Jeanne Brooks-Gunn, Ph.D.
Jeanne Brooks-Gunn is the Virginia and Leonard Marx Professor of Child Development at Columbia University’s Teachers College and the College of Physicians and Surgeons. She also co-directs the National Center for Children and Families, a center devoted to research, policy, and practice.
Dr. Brooks-Gunn’s specialty is policy-oriented research focusing on family and community influences upon the development of children and youth. Her books on these topics include Consequences of growing up poor; Escape from poverty: What makes a difference for children?; Adolescent mothers in later life; and Neighborhood poverty: Context and consequences for children. She also designs and evaluates interventions aimed at enhancing the lives of children and youth, including home visiting programs for pregnant women and new mothers, early childhood education programs for toddlers and preschools, two generation programs for young children and their parents, and after school programs for older children.
A life span developmental psychologist, she also conducts research on transitional periods focusing on school, family and biological transitions in childhood, adolescence, and adulthood. She is interested in the factors that contribute to well-being and changes in well-being over the life course. She has conducted several large scale birth studies where pregnant women or new mothers are followed, with their children, through life. Her books on these topics include Adolescent mothers in later life and Girls at puberty: Biological and psychosocial perspectives.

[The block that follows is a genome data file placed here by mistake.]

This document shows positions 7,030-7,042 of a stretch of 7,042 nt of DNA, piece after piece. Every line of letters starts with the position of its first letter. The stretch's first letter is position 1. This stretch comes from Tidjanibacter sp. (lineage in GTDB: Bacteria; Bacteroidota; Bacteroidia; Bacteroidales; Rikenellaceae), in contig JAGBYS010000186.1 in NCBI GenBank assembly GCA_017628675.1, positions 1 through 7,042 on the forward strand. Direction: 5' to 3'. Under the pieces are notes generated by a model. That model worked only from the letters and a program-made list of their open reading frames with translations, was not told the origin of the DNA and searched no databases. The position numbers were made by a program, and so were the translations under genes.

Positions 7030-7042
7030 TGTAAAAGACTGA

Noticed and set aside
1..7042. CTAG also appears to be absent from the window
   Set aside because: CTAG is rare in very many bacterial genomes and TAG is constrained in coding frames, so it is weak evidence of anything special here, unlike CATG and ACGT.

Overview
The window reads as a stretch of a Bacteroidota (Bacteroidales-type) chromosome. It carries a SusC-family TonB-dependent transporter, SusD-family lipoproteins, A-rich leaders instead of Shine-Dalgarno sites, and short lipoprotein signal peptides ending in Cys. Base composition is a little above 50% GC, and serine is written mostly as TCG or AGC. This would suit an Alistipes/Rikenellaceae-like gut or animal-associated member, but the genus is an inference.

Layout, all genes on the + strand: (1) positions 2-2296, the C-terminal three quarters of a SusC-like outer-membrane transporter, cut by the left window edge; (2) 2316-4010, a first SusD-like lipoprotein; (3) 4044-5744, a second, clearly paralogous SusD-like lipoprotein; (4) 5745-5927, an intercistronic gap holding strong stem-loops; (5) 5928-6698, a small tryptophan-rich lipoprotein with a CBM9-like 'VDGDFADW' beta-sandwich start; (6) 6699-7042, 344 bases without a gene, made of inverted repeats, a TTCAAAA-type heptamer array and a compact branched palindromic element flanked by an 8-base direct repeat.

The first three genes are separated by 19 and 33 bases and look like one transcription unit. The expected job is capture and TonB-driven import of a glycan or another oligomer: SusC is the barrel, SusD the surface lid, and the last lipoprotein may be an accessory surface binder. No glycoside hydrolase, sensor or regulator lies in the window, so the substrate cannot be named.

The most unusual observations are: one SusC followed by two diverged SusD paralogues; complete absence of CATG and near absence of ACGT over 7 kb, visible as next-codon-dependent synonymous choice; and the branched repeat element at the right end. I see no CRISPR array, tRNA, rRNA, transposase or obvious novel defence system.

Dr. Brooks-Gunn has been the recipient of several honors: the Harvard University Graduate School of Education Alumni Council Award, election into the National Academy of Education, election into the National Academy of Medicine; Honorary Doctorate of Science at Northwestern University; Distinguished Contributions to the Public Policy for Children Award from the Society for Research in Child Development; Margaret Mead Fellow Award by the American Academy of Political and Social Science; James McKeen Cattell Fellow Award from the American Psychological Society; Distinguished Contributions to Research in Public Policy Award from the American Psychological Association; and the John P. Hill Award for excellence in theory development and research on adolescents from the Society for Research on Adolescence.